I took two poetry writing workshops with David Wagoner at the University of Washington, the first time as a non-matriculating post-baccalaureate. That's right: non-matriculating. I had heard that sometimes David let people into his classes without actually being enrolled at the U, and so I sent him a few poems and asked him if I might sit in on his graduate poetry workshop.
I'd been studying poetry writing for about five years, which meant I was just barely beginning to figure things out. On the first day of that first class, we were all seated at a long rectangular seminar table, waiting for David to walk in. When he did, he was wearing a bright purple turtleneck and carrying what looked like a thousand submissions to Poetry Northwest in several giant manila envelopes. He was up to his ears in poems, or so it appeared. He wore a faded jean jacket. I marveled at his thick head of hair and the youthful look of his face; he was, after all, as old as my father, who at that moment seemed much older than this man now sitting to my left.
It was a painful ten weeks, mainly because, as David repeatedly pointed out, I didn't know how to write poems in a consistent meter.
"Here you've got an iambic line, but it's followed by a ballad line. And what's this next line? It's trochaic tetrameter. Martha Silano: What are you doing?!"
There were times I wanted to cry, was about to cry, so I started to laugh. It was the only way to keep from further shaming myself.
I was a pitifully bad poet, but I knew I wasn't going to stop writing poetry, so I dug my heels in and got down to business with figuring out this thing called metrics.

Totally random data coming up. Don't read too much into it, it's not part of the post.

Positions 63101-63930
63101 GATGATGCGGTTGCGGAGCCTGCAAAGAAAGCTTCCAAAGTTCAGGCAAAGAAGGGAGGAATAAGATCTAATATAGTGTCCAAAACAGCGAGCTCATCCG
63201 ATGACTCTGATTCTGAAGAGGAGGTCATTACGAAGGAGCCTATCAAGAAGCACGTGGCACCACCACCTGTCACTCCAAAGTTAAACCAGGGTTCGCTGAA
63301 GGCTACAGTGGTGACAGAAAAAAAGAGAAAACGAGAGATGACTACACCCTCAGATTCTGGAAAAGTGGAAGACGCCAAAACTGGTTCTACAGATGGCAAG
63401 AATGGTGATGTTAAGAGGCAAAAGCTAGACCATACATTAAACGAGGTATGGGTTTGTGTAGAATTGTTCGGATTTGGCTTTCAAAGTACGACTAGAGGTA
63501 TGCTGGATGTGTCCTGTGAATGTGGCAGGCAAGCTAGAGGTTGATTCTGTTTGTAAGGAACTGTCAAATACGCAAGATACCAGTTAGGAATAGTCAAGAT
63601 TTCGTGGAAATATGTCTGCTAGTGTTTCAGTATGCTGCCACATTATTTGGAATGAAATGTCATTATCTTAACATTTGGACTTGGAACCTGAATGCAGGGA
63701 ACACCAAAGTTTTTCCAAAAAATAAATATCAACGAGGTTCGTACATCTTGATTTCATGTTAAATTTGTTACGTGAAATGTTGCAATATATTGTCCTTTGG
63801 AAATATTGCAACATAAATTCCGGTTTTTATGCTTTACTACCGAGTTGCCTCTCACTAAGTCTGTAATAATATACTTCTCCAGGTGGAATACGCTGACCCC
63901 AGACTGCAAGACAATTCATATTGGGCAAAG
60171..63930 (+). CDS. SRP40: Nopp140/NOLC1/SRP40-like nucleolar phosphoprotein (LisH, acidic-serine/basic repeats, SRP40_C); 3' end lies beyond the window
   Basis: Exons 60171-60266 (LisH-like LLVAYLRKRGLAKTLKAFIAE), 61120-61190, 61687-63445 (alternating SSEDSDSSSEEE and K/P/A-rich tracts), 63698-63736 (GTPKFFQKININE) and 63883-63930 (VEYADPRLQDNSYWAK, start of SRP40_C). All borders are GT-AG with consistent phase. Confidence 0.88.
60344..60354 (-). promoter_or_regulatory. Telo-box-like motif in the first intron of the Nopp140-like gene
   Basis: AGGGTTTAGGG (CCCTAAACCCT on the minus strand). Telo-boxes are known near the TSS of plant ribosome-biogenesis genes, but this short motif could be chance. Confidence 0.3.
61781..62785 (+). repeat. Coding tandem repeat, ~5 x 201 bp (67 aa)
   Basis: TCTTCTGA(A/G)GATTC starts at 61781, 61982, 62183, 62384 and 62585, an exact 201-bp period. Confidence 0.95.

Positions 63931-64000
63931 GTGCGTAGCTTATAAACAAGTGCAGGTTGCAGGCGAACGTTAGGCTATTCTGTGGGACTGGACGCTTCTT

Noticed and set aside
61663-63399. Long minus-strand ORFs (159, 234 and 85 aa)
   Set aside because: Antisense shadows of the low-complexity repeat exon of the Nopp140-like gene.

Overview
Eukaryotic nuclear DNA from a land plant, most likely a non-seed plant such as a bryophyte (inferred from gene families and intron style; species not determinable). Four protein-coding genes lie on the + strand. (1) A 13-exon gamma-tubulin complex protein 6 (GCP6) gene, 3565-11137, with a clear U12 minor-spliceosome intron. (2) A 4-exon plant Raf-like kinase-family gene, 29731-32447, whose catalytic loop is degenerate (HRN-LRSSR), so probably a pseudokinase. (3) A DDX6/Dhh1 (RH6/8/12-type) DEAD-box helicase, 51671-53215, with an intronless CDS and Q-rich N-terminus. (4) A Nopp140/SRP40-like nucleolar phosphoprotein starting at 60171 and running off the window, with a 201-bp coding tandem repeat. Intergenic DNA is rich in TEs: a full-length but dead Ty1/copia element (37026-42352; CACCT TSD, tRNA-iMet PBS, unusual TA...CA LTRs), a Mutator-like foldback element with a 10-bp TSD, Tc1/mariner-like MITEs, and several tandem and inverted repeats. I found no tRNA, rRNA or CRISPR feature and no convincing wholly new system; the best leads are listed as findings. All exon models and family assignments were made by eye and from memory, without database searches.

I began by counting stresses in a line. I did my best to keep it to around five stressed syllables, then I'd break and start it over on the next line. In this way I was finally able to break through my tone deafness and begin to make a kind of music with my words.
It was poetry boot camp, all right, but I had no choice (I'd tried to stop writing before, and it had only made me depressed with purposelessness).
I was stuck with having to go through the process of figuring out how to do what David had asked: to listen, to make music, to capture my audience through their hearts (through the rhythm of my poems), rather than through their brains.
To this day I am certain that had I not barged in on David's poetry class in the winter of 1991, I never would have learned to emit anything close to a joyful noise. I'd still be putting ballad lines next to iambic lines next to trochees, and wondering why I couldn't get anyone interested in my work.
I needed a teacher to be frank with me, even if it meant laughing to hide my tears. A teacher who could get angry with the way we mangled the English language. Someone who reminded us that we had the burden--whether writing about geese or mountains or salmon or people--of telling the truth.
It's been nearly twenty years since that class ended, and I don't have to count stresses per line anymore, but I edit for sound and rhythm as much as I do for sense.
Fast forward nearly 20 years, and David is still doing what he began doing as an undergrad in Theodore Roethke's poetry writing class. Here's what David and I chatted about . . .
MS: Would you mind sharing with us your criteria for choosing a poem for inclusion in The BAP 2009? Did the poem have to break at least one rule? Several rules? What about music? Evidence of craftsmanship? Fulfilled expectations (Did I forget anything?)?
DW: Choosing poems for The Best American Poetry of 2009 was very like what the poetry editor of any journal faces. You know in advance what the limits are, in this case 75 poems with no possibility of any backlog. You have a year-away deadline. You tend to be over-lenient along the way, simply because it’s far easier and far better to cut than to add near the end. The list of possible criteria in your questions is a good one.